It was this God moment that intrinsically changed the trajectory of not only my faith journey but ultimately my life. The beautiful tragedy is that the campus minister and priest have no idea how the rest of the story unfolded and likely never will. As a lay minister myself, I often put myself in their shoes. It could have been easy for the campus minister to get discouraged at the ever dwindling attendance numbers and questioned if her efforts were worth it or if the students were getting anything out of it. It could have been easy for the priest to decline an additional Mass at the local university because he was tired from his duties at his parish. It would have been easy for him tell me that I needed to schedule an appointment for confession because it was an inconvenient time for him. It would have been easy for both to go home that evening and question if their work even made a difference. But ministry isn’t easy. Ministry doesn’t always provide a thank you or show us clear results that can be easily quantified. As people of faith, we are called to work without ever knowing the results. As people of hope we trust that God will do the rest.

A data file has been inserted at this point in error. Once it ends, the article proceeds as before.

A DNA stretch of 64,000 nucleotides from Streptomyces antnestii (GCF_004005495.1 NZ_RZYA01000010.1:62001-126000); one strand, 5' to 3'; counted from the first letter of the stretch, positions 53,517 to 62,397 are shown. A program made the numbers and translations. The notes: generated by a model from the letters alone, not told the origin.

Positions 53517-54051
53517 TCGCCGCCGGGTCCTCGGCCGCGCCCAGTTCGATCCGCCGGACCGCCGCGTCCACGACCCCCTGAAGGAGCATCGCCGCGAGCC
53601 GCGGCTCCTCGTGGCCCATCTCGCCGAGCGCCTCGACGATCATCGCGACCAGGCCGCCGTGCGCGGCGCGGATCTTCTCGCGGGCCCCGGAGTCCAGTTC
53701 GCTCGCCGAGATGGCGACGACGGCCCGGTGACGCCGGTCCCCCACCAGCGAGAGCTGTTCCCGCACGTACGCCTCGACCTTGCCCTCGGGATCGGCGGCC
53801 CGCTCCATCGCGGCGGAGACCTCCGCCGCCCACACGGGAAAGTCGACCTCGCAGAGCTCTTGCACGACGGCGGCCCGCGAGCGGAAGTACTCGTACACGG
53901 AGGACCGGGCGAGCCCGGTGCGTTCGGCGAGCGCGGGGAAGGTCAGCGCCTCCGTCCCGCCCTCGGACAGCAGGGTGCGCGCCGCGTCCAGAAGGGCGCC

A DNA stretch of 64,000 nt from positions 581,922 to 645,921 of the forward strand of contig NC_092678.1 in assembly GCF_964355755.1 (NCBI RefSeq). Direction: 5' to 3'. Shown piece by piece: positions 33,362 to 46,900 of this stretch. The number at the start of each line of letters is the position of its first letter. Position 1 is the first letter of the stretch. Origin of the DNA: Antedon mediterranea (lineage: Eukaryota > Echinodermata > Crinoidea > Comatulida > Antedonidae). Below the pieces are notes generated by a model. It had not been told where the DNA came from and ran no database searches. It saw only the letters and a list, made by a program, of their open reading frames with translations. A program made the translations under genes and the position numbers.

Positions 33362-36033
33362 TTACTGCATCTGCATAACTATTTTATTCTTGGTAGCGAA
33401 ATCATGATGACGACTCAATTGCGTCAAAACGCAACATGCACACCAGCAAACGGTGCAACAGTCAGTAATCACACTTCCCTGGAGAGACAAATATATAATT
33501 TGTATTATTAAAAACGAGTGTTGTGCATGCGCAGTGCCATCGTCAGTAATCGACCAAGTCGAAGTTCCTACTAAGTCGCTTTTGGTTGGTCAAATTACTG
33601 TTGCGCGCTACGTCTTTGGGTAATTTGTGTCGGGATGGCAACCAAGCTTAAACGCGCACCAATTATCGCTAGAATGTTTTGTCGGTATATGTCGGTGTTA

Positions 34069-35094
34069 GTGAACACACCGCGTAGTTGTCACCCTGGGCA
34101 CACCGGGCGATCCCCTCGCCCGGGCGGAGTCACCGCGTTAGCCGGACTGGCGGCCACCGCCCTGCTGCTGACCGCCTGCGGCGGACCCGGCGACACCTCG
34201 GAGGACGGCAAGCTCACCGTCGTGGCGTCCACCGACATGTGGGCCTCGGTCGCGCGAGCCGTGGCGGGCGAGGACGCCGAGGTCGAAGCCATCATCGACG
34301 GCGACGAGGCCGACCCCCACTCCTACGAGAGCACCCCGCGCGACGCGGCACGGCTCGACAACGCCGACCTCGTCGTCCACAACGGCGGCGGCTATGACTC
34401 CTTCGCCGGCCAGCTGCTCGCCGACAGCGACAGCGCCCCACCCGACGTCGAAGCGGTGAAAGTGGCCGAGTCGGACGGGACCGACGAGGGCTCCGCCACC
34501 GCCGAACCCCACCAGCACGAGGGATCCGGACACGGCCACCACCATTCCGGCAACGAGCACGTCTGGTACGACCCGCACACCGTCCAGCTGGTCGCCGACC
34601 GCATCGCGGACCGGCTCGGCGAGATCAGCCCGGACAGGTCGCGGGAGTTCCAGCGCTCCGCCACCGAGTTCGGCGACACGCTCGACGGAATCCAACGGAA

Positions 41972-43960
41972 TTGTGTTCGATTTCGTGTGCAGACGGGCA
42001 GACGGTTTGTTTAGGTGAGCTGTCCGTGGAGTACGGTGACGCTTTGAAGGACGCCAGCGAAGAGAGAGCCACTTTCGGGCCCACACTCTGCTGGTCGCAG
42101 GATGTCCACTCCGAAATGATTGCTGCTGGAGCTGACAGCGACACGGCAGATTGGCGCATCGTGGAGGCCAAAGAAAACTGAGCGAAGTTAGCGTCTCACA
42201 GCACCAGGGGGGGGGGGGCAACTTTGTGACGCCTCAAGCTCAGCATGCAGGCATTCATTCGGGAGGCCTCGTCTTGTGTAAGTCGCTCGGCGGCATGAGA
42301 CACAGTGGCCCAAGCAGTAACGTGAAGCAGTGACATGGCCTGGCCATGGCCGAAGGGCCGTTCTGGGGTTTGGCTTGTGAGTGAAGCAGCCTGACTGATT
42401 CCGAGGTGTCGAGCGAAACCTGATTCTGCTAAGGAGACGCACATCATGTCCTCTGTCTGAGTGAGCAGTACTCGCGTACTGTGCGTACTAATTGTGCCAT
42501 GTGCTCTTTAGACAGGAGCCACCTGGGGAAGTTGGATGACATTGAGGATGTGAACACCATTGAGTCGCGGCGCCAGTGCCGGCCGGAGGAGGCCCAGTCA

Fr. Chris may never know if his ministry changed that individual’s life and the priest doesn’t know that he changed mine. The beautiful thing is that God works through us, even when we won’t see the fruit. I challenge all ministers during the inevitable moments of discouragement within ministry to remember that we are people of hope. I beg you to remember that the small moments, the ordinary moments, the thankless moments, and the inconvenient moments can bear fruit and even become someone else’s God moment. I beg ministers to act as if God can use every moment in your imperfect ministry to change a life… because He can.
This article was originally published in, The Padres’ Trail, the newsletter of the Franciscan Province of Our Lady of Guadalupe in January 2020. It can also be found on their website here.